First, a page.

What age trajectories of cumulative deficits and medical costs tell us about individual aging and mortality risk: Findings from the NLTCS-Medicare data.
An important feature of aging-related deterioration in human health is the decline in organisms' resistance to stresses, which contributes to an increase in morbidity and mortality risks. In human longitudinal studies of aging, such a decline is not measured directly, so indirect methods of statistical modeling have to be used for evaluating this characteristic. Since medical interventions reflect severity of occurring health disorders, data from Medicare service use files can be used for such modeling. In this paper, we use the National Long Term Care Survey (NLTCS) data merged with the Medicare service use files to investigate dynamics of stress resistance in the U.S. elderly. We constructed individual indices of cumulative deficits and medical costs and investigated their separate and joint effects on dynamics of mortality risks using the quadratic hazard model (QHM). We found that males show a faster decline in stress resistance with age than females.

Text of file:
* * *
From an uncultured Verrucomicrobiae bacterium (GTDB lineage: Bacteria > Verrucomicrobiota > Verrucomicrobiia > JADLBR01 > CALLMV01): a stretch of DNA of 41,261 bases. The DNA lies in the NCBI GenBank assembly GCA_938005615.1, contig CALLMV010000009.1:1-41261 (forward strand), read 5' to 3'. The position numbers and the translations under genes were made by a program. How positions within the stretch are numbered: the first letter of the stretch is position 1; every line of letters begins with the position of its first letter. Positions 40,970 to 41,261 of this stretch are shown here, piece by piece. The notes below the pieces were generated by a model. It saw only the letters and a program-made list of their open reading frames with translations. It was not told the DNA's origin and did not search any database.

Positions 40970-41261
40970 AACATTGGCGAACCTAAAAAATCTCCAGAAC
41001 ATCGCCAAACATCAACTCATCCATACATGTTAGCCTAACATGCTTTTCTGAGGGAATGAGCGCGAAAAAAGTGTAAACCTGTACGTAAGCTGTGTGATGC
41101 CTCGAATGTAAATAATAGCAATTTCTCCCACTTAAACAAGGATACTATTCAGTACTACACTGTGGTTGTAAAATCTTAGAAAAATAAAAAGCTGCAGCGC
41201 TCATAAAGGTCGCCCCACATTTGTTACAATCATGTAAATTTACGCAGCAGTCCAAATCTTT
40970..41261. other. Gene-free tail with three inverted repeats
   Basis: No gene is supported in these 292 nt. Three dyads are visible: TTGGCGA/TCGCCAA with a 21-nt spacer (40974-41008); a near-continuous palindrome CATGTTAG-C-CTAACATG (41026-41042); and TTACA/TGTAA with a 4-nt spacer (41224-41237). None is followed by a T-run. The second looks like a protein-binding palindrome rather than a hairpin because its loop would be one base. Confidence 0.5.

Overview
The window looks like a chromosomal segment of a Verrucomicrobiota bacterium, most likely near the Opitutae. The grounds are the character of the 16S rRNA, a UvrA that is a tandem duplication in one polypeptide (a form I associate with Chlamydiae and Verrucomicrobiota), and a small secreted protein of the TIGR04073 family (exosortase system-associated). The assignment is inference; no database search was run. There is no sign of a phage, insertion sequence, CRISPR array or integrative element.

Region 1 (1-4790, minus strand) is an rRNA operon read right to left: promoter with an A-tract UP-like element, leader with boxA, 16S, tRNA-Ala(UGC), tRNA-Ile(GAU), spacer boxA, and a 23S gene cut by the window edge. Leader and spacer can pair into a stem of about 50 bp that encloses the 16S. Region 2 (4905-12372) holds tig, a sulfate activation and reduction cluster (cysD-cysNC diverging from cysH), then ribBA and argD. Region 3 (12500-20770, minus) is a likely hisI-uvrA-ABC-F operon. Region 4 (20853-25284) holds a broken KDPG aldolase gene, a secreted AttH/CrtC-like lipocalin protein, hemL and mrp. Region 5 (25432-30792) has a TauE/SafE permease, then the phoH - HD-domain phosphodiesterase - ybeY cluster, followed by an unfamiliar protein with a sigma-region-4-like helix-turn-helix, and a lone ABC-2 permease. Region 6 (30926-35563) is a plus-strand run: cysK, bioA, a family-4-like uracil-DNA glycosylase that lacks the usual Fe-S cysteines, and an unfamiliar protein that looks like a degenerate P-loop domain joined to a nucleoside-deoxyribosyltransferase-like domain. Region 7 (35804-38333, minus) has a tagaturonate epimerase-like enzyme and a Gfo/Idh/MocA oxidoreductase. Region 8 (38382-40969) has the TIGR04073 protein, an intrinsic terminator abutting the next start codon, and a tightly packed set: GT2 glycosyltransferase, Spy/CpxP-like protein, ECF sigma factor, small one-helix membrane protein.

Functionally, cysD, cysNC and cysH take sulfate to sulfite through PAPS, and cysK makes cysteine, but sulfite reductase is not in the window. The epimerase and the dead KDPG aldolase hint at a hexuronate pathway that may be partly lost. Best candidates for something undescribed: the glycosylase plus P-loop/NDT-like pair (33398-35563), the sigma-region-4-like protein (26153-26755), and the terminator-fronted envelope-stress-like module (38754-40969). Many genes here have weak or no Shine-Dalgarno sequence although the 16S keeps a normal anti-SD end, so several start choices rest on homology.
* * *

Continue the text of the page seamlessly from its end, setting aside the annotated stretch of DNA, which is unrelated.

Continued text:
Yashin, AI; Arbeev, KG; Kulminski, A; Akushevich, I; Akushevich, L; Ukraintseva, SV
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